Last Sunday was Earth Day 2012. That day, many of us took a moment for contemplation, and stepped back to reexamine how we use the natural resources that our amazing planet offers us.
Perhaps we took time to think about the some of the historical events led to the first Earth Day in 1970. A colleague of mine, for example, went to Rockville, Maryland, to visit the cemetery where Rachel Carson, author of Silent Spring, is memorialized for generations to come. For those of you unfamiliar with Carson's work, she was one of the 20th century's most influential American writers on conservationism, and her bestselling book Silent Spring—which envisioned a future where environmental pollutants devastated wildlife and human lives alike—led to the ban of DDT and other harmful pesticides.
I thought about the Cuyahoga River of Northeast Ohio, which garnered nationwide media attention in 1969 after a series of fires broke out on the river's surface, the most famous of which Time magazine described this way: "The oil-slicked river burst into flames and burned with such intensity that two railroad bridges spanning it were nearly destroyed." That incident and its backlash added momentum to the mainstream environmental movement that eventually inspired Congress to pass comprehensive environmental laws in the 1970s, including the Clean Water Act and the Clean Air Act.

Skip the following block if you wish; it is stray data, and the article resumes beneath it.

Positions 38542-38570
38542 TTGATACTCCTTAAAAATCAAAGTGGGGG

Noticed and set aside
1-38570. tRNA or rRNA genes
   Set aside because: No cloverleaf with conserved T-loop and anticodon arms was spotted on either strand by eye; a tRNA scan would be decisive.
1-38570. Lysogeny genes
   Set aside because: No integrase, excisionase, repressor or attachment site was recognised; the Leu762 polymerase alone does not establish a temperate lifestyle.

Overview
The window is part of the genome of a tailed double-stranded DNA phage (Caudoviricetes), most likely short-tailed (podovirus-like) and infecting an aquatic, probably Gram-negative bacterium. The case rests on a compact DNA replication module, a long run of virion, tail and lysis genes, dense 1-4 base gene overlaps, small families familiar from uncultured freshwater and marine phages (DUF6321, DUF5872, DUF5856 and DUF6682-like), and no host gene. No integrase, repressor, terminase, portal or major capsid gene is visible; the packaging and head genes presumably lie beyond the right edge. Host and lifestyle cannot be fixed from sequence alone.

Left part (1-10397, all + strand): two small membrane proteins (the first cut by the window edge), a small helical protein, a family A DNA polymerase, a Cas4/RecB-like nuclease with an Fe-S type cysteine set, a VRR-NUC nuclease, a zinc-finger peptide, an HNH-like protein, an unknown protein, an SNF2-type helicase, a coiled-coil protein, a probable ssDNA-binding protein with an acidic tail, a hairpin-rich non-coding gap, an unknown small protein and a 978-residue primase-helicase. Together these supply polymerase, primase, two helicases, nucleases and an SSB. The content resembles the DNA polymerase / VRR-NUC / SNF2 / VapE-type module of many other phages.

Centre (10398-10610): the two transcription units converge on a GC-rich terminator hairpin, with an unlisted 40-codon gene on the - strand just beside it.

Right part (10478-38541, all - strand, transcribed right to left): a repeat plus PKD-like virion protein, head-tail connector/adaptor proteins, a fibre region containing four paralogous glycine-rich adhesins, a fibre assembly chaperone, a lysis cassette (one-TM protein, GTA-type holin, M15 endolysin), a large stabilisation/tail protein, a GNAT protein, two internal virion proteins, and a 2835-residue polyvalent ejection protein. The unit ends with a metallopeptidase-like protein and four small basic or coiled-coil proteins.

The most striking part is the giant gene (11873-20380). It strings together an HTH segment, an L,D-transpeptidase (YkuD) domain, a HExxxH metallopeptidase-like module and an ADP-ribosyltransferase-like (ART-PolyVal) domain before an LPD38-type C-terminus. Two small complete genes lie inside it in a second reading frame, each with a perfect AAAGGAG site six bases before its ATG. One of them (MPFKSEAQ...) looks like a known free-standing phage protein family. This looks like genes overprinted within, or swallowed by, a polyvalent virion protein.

Others attended the Earth Day rally on the National Mall—in the rain, no less—to show their support for the actions of individuals and organizations around the world working to ensure a more sustainable future for their children and grandchildren. And one of my fellow Energy Savers bloggers, Elizabeth, pledged to buy and ride a bike (carefully this time) in honor of Earth Day.
But it's not too late to use Earth Day as an inspiration to commit to protecting the environment and saving energy. Check out our resources, tips, and ideas to learn how you can make every day Earth Day.